The cannabis industry still has a pesticide problem.
Steep Hill, one of the leading names in cannabis testing, said in a press release Wednesday that a whopping 84% of marijuana samples submitted to its Berkeley, California, lab came back positive for pesticide residues. The results were for samples tested during a 30-day period ending Oct. 10.
The residue findings include chemicals such as myclobutanil, a key ingredient in Eagle 20, a pesticide often favored by marijuana growers for its effectiveness against pests such as powdery mildew.
But Eagle 20 and other potentially toxic pesticides have become a hot-button topic in the marijuana trade in recent years, with many states enacting strict regulations regarding what types of pest controls cannabis growers are allowed to employ.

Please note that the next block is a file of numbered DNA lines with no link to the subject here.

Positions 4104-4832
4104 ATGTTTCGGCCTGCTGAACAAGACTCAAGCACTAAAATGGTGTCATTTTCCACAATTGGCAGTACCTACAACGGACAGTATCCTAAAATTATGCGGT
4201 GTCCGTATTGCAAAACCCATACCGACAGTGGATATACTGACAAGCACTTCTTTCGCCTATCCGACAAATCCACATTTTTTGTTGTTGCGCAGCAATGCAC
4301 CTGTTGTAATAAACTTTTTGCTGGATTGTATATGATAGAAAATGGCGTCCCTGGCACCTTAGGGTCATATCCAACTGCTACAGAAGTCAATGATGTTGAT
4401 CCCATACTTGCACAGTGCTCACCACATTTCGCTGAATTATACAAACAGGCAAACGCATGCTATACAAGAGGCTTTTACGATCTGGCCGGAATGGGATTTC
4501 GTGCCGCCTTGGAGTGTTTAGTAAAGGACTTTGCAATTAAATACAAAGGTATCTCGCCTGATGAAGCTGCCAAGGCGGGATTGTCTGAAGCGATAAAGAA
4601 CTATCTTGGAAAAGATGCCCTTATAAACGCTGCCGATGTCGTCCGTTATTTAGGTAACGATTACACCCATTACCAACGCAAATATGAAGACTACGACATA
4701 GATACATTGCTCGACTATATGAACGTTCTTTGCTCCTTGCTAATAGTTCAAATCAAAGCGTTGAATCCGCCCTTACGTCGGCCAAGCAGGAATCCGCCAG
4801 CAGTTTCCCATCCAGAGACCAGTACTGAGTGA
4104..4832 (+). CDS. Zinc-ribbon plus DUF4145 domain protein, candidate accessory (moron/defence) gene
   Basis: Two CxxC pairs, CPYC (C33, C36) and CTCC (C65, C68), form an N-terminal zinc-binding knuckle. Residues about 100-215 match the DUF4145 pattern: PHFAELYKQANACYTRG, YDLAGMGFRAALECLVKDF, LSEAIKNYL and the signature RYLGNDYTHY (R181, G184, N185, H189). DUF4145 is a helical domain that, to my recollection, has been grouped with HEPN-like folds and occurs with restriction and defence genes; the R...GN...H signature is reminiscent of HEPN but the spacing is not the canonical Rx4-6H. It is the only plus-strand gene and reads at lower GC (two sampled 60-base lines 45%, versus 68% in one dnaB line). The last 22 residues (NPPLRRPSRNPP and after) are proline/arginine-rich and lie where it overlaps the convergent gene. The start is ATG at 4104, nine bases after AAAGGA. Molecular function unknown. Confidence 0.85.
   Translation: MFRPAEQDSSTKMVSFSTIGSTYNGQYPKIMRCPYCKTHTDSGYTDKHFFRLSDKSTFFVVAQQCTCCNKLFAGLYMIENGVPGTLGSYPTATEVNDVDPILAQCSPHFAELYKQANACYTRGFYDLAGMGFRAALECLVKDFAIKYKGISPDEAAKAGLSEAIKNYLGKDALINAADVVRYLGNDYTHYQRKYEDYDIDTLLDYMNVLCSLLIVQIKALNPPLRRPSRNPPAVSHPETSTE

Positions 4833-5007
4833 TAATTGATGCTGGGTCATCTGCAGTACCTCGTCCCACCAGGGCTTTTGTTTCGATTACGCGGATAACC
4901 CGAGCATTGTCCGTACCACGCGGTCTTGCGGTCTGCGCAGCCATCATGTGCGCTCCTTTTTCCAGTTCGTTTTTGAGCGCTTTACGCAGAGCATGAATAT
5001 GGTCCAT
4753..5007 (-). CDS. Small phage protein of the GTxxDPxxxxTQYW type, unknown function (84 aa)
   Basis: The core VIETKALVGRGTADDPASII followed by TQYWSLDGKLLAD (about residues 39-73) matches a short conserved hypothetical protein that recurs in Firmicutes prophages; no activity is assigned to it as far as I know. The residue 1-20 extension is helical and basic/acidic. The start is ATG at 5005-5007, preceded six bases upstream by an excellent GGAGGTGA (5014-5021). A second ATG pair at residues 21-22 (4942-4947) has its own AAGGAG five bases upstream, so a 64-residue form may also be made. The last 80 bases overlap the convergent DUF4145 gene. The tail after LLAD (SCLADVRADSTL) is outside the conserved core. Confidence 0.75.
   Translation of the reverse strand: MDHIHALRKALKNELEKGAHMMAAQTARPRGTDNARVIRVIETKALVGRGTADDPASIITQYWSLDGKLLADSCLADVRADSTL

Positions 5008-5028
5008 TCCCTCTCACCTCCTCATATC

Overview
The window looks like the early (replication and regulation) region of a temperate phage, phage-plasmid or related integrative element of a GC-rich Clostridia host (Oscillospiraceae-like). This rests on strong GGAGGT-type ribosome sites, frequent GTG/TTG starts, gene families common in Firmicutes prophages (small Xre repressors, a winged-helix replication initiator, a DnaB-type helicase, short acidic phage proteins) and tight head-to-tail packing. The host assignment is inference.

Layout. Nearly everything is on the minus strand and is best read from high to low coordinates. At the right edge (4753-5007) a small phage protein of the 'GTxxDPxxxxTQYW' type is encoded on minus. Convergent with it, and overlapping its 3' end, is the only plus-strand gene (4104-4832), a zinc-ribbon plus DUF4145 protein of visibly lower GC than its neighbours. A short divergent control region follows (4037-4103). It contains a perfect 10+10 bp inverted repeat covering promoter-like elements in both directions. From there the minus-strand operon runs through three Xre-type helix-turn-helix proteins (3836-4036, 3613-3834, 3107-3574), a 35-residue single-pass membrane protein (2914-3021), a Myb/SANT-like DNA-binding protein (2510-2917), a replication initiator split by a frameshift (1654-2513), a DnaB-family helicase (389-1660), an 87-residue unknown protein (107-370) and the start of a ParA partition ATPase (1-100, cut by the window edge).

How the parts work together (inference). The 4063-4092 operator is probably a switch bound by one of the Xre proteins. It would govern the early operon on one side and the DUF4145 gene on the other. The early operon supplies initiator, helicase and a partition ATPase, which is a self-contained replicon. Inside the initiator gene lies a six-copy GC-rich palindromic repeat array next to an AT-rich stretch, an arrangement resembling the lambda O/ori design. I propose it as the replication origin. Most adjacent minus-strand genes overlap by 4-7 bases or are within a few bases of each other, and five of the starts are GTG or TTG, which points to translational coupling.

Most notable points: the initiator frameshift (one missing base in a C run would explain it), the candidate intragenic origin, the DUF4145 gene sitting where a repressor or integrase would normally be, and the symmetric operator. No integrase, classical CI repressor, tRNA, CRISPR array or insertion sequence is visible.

Myclobutanil – which was found in more than 65% of Steep Hill’s samples – converts into hydrogen cyanide when burned, so if such residues are present on cannabis flower that is smoked, that means consumers are inhaling potentially dangerous chemicals.
Many in the industry have begun moving away from pesticides and toward more organic methods of fighting pests, but there’s still a long way to go, as evidenced by Steep Hill’s findings.
“These results were significantly higher than expected and are cause for concern for California cannabis consumers,” Steep Hill said in the release.